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9th Circuit says third-country transit ban will not apply to certain ‘metered’ asylum seekers, for now

In this Sept. 26, 2019, file photo, asylum seekers in Tijuana, Mexico, listen to names being called from a waiting list to claim asylum at a border crossing in San Diego.
(ASSOCIATED PRESS)

The three-judge panel allows an injunction from San Diego in the case Al Otro Lado v. Wolf to go into effect

Certain asylum seekers who crossed through other countries before reaching the United States will again be able to request asylum after a federal appeals court on Thursday blocked a Trump administration rule from affecting them.

The rule says anyone who crosses through another country before arriving at the U.S. border must first apply for asylum in that country and be rejected there before the person is able to request asylum in the United States. The rule went into effect on July 16, 2019, meaning migrants who arrived at the border to ask for protection after that date were automatically barred from asylum if they had traveled through countries other than their own.

Attorneys who already had a class-action lawsuit against another federal government policy that limits how many asylum seekers will be processed at ports of entry on a given day — known as metering — quickly challenged the transit rule, calling out the effects of the two policies together.

They argued that migrants who waited in line to request asylum due to metering should not be barred from asylum if they had initially arrived at the border before July 16. The reason these asylum seekers did not request asylum before the July 16 cut-off, they said, was that the federal government would not let them and told them to wait.

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U.S. District Judge Cynthia Bashant, based in San Diego, sided with the asylum seekers and temporarily blocked the federal government from using the ban on people who were metered before the cut-off date.

The federal government asked the 9th U.S. Circuit Court of Appeals to allow the rule to continue to be used at the border while the injunction is being appealed.

The government argued that trying to identify who had been metered at the border before July 16 would place a burden on federal resources. The 9th Circuit issued a temporary stay in late December while it decided on whether a longer stay was appropriate.

On Thursday, the panel from the 9th Circuit issued a new order, ruling that the government did not show that it would be irreparably harmed by Bashant’s injunction while the decision is appealed.

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“We are dubious that taking the time necessary to make fairly simple factual determinations for a few months constitutes the sort of irreparable harm that can support the grant of a stay pending appeal,” the order says.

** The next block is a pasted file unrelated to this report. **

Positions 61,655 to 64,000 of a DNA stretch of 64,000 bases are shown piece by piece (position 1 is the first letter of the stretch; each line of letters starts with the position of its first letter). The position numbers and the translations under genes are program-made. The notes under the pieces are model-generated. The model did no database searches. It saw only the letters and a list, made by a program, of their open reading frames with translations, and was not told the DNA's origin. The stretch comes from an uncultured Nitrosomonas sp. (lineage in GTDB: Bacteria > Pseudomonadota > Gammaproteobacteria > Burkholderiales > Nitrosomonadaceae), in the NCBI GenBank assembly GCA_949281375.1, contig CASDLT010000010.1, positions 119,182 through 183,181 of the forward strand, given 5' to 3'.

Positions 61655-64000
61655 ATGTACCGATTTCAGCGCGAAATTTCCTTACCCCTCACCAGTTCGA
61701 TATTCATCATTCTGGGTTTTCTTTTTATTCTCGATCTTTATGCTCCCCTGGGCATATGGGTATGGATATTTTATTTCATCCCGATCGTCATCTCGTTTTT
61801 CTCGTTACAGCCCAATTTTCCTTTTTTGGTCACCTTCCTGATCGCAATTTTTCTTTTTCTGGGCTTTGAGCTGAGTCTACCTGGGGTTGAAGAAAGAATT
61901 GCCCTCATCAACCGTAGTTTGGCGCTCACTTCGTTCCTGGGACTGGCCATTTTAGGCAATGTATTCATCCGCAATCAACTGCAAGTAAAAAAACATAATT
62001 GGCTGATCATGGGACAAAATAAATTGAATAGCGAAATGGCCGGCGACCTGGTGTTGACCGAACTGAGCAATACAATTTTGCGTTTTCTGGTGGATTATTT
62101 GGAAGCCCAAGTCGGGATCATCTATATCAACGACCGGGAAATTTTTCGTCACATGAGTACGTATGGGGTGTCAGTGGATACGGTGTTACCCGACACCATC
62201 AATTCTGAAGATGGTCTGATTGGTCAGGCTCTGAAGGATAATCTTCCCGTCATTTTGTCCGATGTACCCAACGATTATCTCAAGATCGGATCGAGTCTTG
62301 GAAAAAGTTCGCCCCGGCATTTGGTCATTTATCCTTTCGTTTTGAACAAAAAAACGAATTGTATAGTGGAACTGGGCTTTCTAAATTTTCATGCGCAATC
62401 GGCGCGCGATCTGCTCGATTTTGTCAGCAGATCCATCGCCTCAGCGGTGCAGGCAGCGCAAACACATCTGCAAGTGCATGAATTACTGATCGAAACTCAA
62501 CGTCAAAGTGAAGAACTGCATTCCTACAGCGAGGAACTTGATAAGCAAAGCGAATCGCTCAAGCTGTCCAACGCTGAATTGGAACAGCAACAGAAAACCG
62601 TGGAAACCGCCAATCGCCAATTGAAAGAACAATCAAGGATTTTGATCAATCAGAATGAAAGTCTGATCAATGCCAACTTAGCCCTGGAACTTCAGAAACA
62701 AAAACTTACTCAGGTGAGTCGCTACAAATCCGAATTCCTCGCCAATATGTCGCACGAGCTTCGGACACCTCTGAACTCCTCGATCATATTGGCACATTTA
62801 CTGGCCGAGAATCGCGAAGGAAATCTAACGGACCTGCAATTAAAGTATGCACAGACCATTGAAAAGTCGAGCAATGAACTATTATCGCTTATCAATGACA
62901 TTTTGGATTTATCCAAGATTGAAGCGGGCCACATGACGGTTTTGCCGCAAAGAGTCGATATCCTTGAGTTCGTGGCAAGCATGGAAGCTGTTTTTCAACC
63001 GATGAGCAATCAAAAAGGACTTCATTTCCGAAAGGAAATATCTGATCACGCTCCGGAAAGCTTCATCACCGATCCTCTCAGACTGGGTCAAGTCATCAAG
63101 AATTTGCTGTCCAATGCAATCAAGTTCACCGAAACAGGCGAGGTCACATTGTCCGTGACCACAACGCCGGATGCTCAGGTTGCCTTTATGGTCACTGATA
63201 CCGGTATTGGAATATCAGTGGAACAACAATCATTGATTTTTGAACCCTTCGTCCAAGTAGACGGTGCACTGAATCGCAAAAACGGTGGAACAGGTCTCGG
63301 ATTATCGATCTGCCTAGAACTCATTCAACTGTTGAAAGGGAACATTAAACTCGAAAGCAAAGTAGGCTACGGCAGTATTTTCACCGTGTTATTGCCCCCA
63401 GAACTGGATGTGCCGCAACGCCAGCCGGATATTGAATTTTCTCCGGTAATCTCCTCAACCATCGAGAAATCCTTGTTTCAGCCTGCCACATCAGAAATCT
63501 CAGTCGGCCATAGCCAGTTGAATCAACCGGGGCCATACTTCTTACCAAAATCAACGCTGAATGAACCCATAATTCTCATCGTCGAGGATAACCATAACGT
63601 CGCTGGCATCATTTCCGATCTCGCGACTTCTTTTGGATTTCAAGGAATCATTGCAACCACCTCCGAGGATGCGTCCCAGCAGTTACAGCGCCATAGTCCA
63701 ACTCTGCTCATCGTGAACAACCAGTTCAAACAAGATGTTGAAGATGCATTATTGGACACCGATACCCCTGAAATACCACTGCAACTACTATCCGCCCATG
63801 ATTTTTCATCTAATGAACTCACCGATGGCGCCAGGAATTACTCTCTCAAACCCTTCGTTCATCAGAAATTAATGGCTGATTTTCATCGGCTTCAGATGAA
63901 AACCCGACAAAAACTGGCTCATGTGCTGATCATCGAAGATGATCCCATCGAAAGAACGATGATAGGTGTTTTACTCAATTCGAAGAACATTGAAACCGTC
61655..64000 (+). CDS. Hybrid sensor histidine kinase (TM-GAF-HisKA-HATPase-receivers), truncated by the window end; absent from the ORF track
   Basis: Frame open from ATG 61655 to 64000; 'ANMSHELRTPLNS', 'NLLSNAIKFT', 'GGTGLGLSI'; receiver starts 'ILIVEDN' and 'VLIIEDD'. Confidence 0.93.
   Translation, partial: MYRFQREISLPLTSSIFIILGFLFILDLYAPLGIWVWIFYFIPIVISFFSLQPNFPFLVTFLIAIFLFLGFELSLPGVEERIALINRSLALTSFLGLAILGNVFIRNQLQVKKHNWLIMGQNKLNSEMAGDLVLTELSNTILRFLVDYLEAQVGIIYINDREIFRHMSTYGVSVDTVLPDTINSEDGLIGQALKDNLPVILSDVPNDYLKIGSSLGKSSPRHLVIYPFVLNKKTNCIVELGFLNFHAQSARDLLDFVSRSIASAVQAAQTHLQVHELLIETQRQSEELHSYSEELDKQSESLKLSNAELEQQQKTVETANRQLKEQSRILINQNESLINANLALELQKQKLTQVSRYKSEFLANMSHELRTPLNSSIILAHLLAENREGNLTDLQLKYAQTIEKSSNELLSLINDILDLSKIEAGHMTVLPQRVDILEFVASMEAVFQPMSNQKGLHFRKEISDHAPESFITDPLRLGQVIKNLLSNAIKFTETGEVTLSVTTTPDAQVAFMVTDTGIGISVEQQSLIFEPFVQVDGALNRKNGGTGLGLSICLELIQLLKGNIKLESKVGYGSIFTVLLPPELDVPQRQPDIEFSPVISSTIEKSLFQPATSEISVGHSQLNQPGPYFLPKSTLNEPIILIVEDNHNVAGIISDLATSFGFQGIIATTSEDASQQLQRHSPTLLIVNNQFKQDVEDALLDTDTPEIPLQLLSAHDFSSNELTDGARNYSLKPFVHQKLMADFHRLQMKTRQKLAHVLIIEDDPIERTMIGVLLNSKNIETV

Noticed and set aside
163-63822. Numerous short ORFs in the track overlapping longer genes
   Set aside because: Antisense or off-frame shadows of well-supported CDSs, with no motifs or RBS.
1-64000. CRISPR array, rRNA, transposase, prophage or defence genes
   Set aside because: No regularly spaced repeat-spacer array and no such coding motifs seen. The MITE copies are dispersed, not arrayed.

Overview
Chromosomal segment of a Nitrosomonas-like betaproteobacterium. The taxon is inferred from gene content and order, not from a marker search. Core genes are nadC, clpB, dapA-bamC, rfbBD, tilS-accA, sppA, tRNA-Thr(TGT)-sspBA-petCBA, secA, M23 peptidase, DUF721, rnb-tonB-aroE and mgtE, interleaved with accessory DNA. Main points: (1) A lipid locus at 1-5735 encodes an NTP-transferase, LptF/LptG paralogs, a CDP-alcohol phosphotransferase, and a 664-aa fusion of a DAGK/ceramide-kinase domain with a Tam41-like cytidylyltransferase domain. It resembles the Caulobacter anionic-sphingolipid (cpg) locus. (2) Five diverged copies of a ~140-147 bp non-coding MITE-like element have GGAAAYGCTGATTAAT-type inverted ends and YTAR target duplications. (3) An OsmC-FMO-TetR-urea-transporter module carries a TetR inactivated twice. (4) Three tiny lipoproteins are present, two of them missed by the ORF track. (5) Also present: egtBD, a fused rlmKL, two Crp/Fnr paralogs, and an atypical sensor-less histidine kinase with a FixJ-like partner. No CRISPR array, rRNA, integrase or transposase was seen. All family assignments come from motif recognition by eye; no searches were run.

In its appeal, the government said that it would take an additional 15 to 30 minutes and as many as 30 additional questions to determine which asylum seekers the rule should apply to under the injunction.

In the 9th Circuit ruling, judges found that even if that were the case, the extra effort wouldn’t amount to irreparable harm. The order suggests that the government should have been tracking who was metered or should ask the Mexican officials who operate the wait lists for help in determining when asylum seekers were turned back from the border.

“That the government’s asserted harm is largely self-inflicted ‘severely undermines’ its claim for equitable relief,” the order says.

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The order also doubts whether the government’s claims are true. Evidence provided by attorneys representing the asylum seekers showed that an immigration official had been able to determine that an asylum seeker had arrived at the border after July 16 by asking two questions.

The order is 31 pages long and was written by Judge Marsha Berzon, appointed by former President Bill Clinton, and joined by Chief Judge Sidney Thomas, also a Clinton appointee. Judge Daniel Bress, appointed by President Donald Trump, wrote a dissenting opinion that is more than twice as long at 69 pages.

Bress called his colleagues’ decision part of “cascading legal error” that will wreak “further havoc on a southern border already in crisis.”

“The majority’s refusal to grant a stay is wrong on many levels and forces immigration officials to undertake an effectively impossible mission at our already overwhelmed border with Mexico,” Bress wrote in the dissent.

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Asylum cases have already finished for some who were metered and then affected by the transit rule. Such migrants are still able to apply for two other kinds of protection, but those offer fewer benefits. People who win these kinds of protection are not able to get green cards and can never become citizens. They also can’t include family members in those protections.

For some of these migrants who arrived at the border with family, that means even if one family member wins, the others still have to individually prove their cases. That is different from asylum cases, in which a judge can make one decision for several family members together.

After hearing about the 9th Circuit’s ruling, at least one San Diego attorney began to write motions to reopen cases for clients who won these lesser protections in the hopes of changing their outcomes to asylum wins.

The judges’ latest decision in the case is still temporary. The appeal of Bashant’s decision blocking the rule from applying to metered asylum seekers is still before the 9th Circuit and waiting for oral arguments.


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